Politics
Trump has 3 options for dealing with North Korea. They’re all bad.

By Alex Ward

North Korea has bedeviled past US presidents, too.

North Korea tested an intercontinental ballistic missile that can hit most of the US mainland on July 28. It detonated its largest nuclear bomb yet on September 3. And it also twice launched missiles over Japan this year, most recently on September 15 local time.

North Korea continues to expressly defy the wishes of the United States and the international community by carrying out provocative actions. Now it is up to Trump to decide how to respond — and he is left with very bad options to do so.

On August 8, Trump said the US would unleash “fire and fury” on North Korea if it continued to threaten America. But the administration prefers to pursue its strategy of diplomacy and economic pressure — for now.

Still, Trump is the next US leader to struggle with how to handle North Korea after its most recent provocation. Presidents from Bill Clinton to Barack Obama tried different approaches to deal with the Hermit Kingdom, such as diplomatic engagement, labeling it a state sponsor of terror, or simply ignoring it in hopes that the regime would collapse on its own.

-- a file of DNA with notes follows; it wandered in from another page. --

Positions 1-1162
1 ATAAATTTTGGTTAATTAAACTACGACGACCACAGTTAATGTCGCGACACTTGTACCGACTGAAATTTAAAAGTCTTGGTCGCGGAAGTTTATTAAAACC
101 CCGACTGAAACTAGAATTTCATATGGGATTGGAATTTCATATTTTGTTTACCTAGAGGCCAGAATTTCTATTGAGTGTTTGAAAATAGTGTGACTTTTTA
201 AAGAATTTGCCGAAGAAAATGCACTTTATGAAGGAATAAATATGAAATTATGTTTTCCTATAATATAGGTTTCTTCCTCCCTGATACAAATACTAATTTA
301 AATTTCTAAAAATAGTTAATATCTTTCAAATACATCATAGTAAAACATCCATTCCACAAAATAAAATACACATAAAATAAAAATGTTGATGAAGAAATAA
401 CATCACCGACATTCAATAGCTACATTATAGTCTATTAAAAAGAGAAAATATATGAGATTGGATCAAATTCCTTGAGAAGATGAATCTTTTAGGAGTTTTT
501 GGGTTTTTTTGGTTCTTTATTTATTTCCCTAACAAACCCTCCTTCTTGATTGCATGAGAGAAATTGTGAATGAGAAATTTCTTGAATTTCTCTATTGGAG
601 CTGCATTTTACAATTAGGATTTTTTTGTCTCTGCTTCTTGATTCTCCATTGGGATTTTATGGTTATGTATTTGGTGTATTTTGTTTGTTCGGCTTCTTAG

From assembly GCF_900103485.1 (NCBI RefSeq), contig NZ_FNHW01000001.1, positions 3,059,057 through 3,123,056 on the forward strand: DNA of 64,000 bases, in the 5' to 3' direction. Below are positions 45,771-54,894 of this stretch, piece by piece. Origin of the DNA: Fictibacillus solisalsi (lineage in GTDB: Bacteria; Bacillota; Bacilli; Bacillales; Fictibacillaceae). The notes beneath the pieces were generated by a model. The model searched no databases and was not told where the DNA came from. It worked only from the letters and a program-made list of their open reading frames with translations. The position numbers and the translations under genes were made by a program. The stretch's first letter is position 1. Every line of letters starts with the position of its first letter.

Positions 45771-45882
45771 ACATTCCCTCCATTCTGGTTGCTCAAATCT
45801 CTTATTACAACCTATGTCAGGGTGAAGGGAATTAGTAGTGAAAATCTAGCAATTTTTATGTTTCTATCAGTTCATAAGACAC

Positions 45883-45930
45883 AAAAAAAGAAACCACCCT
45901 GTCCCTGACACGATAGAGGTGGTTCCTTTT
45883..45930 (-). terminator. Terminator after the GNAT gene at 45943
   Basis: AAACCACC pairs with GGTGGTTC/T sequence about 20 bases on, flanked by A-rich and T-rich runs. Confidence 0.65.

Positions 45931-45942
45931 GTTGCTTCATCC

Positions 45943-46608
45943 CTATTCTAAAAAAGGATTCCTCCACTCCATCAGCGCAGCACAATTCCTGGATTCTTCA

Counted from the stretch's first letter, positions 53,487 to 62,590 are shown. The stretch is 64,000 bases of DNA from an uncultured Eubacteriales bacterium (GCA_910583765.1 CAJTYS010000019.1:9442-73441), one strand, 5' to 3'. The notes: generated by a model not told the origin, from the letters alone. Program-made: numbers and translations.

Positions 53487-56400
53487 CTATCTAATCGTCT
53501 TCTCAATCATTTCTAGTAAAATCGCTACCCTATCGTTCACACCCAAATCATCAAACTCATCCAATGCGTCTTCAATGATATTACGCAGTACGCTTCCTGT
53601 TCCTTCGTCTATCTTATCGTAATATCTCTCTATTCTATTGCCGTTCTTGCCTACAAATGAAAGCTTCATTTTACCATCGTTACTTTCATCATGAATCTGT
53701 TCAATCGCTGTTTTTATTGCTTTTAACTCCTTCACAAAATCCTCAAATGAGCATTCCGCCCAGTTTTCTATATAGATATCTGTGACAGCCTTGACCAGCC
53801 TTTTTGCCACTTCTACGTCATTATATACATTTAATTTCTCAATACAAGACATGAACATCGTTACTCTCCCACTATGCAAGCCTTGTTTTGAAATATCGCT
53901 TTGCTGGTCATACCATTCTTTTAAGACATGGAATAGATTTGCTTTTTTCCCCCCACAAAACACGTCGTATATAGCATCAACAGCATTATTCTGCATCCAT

None of those approaches worked as the regimes of Kim and his father — and North Korea’s nuclear and ballistic missile programs more generally — outlasted them all.

“US policy toward North Korea has been unsuccessful for a couple of decades,” Sheena Greitens, a North Korea expert at the University of Missouri, said in an interview. “We’re seeing the consequences of that now.”

With Pyongyang successfully testing a missile capable of hitting the mainland, Trump is tasked with trying to find some way to keep the danger from getting even worse. However, the options he has available to him are broadly the same as the ones his predecessors had: military strikes, diplomacy, or economic sanctions.

The military option would entail a “surgical strike” on North Korea’s nuclear sites to take out the country’s missiles as well as the country’s political leadership, including Kim Jong Un. The problem is that North Korea would be certain to hit back hard, using its own large artillery arsenal to strike at America’s allies, South Korea, and Japan. That would likely kill tens or even hundreds of thousands of people — including US troops stationed in both countries — even before nuclear weapons were dropped.

The diplomatic option would see the US try to come to some sort of agreement with North Korea to either give up its programs or, at a minimum, freeze their development. Over the past few decades, though, North Korea has shown no desire to follow any agreements, consistently breaking accords with the US and its partners and covertly advancing its nuclear weapons and missile efforts.

And the sanctions would be meant to impose so much economic pain on Pyongyang that it would conclude that the costs of continuing the programs are too high. But many items the country wants and needs, like weapons and fuel, are already highly sanctioned by the US. North Korea hasn’t changed its course.